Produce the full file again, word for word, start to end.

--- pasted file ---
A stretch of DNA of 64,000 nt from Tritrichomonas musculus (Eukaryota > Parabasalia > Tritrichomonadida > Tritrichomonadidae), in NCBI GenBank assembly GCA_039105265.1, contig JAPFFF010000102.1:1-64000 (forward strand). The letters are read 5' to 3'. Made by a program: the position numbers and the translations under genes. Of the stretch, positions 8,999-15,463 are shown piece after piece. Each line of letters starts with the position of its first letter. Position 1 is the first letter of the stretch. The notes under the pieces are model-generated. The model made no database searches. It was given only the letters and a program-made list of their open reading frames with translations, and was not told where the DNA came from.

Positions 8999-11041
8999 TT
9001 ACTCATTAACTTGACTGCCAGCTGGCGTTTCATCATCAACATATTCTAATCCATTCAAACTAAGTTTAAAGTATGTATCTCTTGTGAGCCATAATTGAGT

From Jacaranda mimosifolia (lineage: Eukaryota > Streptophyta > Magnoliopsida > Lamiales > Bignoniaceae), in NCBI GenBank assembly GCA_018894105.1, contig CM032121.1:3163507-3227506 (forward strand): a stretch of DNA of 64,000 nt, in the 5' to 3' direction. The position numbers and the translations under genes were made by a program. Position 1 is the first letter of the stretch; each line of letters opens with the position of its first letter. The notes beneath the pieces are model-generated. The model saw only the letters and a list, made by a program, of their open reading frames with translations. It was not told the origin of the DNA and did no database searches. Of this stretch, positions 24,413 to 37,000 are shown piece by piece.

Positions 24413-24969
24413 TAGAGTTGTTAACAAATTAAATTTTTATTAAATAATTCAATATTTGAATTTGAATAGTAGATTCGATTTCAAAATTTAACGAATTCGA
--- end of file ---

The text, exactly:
A stretch of DNA of 64,000 nt from Tritrichomonas musculus (Eukaryota > Parabasalia > Tritrichomonadida > Tritrichomonadidae), in NCBI GenBank assembly GCA_039105265.1, contig JAPFFF010000102.1:1-64000 (forward strand). The letters are read 5' to 3'. Made by a program: the position numbers and the translations under genes. Of the stretch, positions 8,999-15,463 are shown piece after piece. Each line of letters starts with the position of its first letter. Position 1 is the first letter of the stretch. The notes under the pieces are model-generated. The model made no database searches. It was given only the letters and a program-made list of their open reading frames with translations, and was not told where the DNA came from.

Positions 8999-11041
8999 TT
9001 ACTCATTAACTTGACTGCCAGCTGGCGTTTCATCATCAACATATTCTAATCCATTCAAACTAAGTTTAAAGTATGTATCTCTTGTGAGCCATAATTGAGT

From Jacaranda mimosifolia (lineage: Eukaryota > Streptophyta > Magnoliopsida > Lamiales > Bignoniaceae), in NCBI GenBank assembly GCA_018894105.1, contig CM032121.1:3163507-3227506 (forward strand): a stretch of DNA of 64,000 nt, in the 5' to 3' direction. The position numbers and the translations under genes were made by a program. Position 1 is the first letter of the stretch; each line of letters opens with the position of its first letter. The notes beneath the pieces are model-generated. The model saw only the letters and a list, made by a program, of their open reading frames with translations. It was not told the origin of the DNA and did no database searches. Of this stretch, positions 24,413 to 37,000 are shown piece by piece.

Positions 24413-24969
24413 TAGAGTTGTTAACAAATTAAATTTTTATTAAATAATTCAATATTTGAATTTGAATAGTAGATTCGATTTCAAAATTTAACGAATTCGA